Integration of Satellite remote sensing data in ecosystem modelling at local scales: Practices and trends

A review of the ECOPOTENTIAL paper: Integration of Satellite remote sensing data in ecosystem modelling at local scales: Practices and trends– D. Pasetto, S. Arenas-Castro, J. Bustamante, R. Casagrandi, N. Chrysoulakis, A. F. Cord, A. Dittrich, C. Domingo-Marimon, G. El Serafy, A. Karnieli, G. A. Kordelas, I. Manakos, L. Mari, A. Monteiro, E. Palazzi, D. Poursanidis, A. Rinaldo, S. Terzago, A. Ziemba, G. Ziv  Methods in Ecology and Evolution, 9(8), pp 1810-1821

doi:10.1111/2041-210X.13018

Damiano Pasetto, Laboratory of Ecohydrology, École Polytechnique Fédérale de Lausanne, Lausanne, Switzerland

One of the main goals of ECOPOTENTIAL is to improve the monitoring capabilities of ecosystems and ecosystem services in protected areas and natural ecosystems, providing trends and future projections under possible scenarios of climate change. The pillar idea to obtain such projections is to combine Earth Observations, in particular data derived from satellite remote sensing (SRS), into ecosystem models which numerically simulate the relevant dynamics of interest. In fact, EOs are a valuable source of information to characterize several input parameters and temporal forcings of ecosystem models, for example to better quantify the interaction between the vegetation component and the hydrological, energy and nutrient cycles. While this combination is a common practice for large-scale models (e.g. global or continental models), several difficulties may arise when SRS data is integrated to ecosystem models at the scales of protected areas. Limiting factors to local-scale applications are the temporal and spatial resolution of the data, the public unavailability of several remote sensing products, and the uncertainty associated to these measurements.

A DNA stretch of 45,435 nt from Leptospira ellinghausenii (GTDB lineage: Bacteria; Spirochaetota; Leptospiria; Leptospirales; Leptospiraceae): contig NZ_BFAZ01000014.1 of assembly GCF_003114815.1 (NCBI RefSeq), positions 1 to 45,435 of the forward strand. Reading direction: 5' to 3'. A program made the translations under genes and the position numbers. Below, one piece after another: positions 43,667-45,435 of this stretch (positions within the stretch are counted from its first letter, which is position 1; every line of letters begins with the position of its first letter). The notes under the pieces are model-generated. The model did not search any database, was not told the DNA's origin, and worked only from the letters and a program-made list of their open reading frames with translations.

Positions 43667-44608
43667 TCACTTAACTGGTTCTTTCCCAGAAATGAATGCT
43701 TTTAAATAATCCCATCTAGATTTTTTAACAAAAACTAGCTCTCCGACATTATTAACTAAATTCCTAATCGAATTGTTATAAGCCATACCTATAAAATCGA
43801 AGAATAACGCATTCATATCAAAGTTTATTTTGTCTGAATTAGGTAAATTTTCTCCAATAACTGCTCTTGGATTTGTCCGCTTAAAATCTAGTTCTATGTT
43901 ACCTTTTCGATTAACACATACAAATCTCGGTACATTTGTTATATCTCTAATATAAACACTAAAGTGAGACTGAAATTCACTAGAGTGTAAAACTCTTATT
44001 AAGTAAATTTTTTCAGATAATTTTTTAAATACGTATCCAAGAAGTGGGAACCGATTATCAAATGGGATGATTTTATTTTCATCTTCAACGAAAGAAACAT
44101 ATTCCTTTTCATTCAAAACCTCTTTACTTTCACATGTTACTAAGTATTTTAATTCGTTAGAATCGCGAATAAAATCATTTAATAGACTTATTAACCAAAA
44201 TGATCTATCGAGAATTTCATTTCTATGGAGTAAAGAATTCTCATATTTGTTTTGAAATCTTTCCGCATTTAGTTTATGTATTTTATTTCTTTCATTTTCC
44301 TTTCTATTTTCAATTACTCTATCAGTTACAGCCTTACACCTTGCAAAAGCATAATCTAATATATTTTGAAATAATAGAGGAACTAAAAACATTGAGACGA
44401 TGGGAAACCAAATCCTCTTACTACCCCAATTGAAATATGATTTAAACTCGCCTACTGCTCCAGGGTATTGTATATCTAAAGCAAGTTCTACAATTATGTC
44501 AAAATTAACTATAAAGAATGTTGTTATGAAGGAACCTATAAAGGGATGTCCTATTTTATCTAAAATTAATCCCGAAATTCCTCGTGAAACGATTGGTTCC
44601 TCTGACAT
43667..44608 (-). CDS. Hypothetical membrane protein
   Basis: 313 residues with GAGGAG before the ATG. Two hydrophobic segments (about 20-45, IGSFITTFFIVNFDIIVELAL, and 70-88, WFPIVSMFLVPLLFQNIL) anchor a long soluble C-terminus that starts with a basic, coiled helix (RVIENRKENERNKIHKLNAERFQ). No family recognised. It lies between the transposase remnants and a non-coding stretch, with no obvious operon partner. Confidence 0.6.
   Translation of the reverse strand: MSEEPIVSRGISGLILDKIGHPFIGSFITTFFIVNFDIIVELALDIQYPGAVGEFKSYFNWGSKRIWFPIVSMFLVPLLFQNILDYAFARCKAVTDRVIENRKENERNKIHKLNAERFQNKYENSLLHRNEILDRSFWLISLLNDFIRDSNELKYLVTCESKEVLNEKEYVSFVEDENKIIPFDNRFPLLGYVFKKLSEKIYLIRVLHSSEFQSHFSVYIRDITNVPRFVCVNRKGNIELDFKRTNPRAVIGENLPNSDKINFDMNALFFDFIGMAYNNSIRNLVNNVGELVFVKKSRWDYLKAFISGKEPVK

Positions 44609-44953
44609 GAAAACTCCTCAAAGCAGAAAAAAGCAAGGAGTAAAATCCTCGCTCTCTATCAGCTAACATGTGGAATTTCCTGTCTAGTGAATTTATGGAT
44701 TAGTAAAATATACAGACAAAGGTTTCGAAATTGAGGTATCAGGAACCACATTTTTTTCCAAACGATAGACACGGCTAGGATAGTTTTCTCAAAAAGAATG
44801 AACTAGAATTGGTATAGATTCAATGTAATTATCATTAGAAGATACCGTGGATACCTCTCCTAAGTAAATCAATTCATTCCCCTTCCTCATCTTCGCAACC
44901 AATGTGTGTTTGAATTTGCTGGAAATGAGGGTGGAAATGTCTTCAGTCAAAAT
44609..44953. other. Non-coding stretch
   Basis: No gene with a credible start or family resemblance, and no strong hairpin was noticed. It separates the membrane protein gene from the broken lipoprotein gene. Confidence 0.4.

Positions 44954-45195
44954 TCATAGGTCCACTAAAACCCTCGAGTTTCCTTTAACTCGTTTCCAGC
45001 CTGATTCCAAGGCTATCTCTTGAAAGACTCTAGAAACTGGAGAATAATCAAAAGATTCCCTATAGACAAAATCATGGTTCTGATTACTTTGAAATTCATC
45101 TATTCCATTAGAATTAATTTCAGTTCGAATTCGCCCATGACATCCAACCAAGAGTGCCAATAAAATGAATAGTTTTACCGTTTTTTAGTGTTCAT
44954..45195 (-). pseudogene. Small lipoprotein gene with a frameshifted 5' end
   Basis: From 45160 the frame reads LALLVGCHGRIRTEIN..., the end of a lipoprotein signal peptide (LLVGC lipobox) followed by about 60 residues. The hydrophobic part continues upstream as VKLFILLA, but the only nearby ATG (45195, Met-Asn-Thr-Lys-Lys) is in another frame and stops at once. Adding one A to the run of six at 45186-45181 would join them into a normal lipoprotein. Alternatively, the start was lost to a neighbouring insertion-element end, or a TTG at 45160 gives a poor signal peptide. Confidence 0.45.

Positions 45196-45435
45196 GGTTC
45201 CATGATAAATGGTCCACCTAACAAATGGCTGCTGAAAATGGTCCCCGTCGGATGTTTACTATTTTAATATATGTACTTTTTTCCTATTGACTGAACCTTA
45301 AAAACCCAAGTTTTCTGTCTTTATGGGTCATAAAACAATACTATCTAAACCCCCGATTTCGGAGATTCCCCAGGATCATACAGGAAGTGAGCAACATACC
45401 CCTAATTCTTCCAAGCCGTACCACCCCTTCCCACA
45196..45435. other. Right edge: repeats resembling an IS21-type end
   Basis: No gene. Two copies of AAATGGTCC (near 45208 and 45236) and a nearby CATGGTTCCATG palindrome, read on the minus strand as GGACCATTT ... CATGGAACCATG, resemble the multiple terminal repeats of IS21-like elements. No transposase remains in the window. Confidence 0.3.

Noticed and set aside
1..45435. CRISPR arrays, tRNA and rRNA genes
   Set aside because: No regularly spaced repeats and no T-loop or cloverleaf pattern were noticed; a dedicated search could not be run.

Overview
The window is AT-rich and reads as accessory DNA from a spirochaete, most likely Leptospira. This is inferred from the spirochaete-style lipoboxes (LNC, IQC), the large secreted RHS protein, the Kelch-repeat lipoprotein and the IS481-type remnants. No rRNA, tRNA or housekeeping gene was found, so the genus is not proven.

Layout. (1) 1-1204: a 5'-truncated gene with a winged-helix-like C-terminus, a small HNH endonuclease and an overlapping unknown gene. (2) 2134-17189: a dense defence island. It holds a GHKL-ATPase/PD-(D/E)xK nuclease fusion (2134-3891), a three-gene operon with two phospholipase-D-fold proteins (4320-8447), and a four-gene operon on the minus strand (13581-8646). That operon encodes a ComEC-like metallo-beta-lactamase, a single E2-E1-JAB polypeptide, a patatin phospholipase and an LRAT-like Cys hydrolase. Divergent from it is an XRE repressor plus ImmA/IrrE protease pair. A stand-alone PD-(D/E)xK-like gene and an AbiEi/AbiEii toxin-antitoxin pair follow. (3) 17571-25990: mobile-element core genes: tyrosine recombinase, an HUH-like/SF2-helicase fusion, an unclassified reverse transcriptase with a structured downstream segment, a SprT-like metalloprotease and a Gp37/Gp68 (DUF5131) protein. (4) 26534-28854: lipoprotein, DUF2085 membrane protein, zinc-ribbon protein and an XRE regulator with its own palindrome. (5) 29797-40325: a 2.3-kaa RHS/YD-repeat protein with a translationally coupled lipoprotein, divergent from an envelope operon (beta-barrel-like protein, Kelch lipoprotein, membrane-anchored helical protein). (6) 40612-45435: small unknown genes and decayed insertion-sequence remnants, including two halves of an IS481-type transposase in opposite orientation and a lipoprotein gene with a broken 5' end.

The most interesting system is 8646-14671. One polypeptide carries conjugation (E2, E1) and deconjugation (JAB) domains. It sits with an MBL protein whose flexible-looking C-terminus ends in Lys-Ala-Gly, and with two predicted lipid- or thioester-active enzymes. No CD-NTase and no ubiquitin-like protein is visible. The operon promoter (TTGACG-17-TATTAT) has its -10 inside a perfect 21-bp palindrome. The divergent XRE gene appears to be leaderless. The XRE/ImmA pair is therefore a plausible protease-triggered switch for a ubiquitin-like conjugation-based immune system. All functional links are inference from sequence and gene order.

Vegetation at GPNP from Sentinel 2b

This review paper, written thanks to a collaborative effort among many ECOPOTENTIAL partners, provides examples of possible solutions adopted in recent literature and propose strategies to overcome scale issues and better quantify the model uncertainty introduced by SRS data. In particular we discussed three main integration possibilities: 1) SRS data as input to define model parameters and drivers, 2) SRS data as reference to validate model results, and 3) SRS data used within the context of data assimilation methods to improve the model predictions.

Sentinel 2b

Projects such as ECOPOTENTIAL, promoting the collaboration between the remote sensing and the ecosystem modeller communities, are essential to standardize techniques exploiting the full potentiality of SRS data for local applications.

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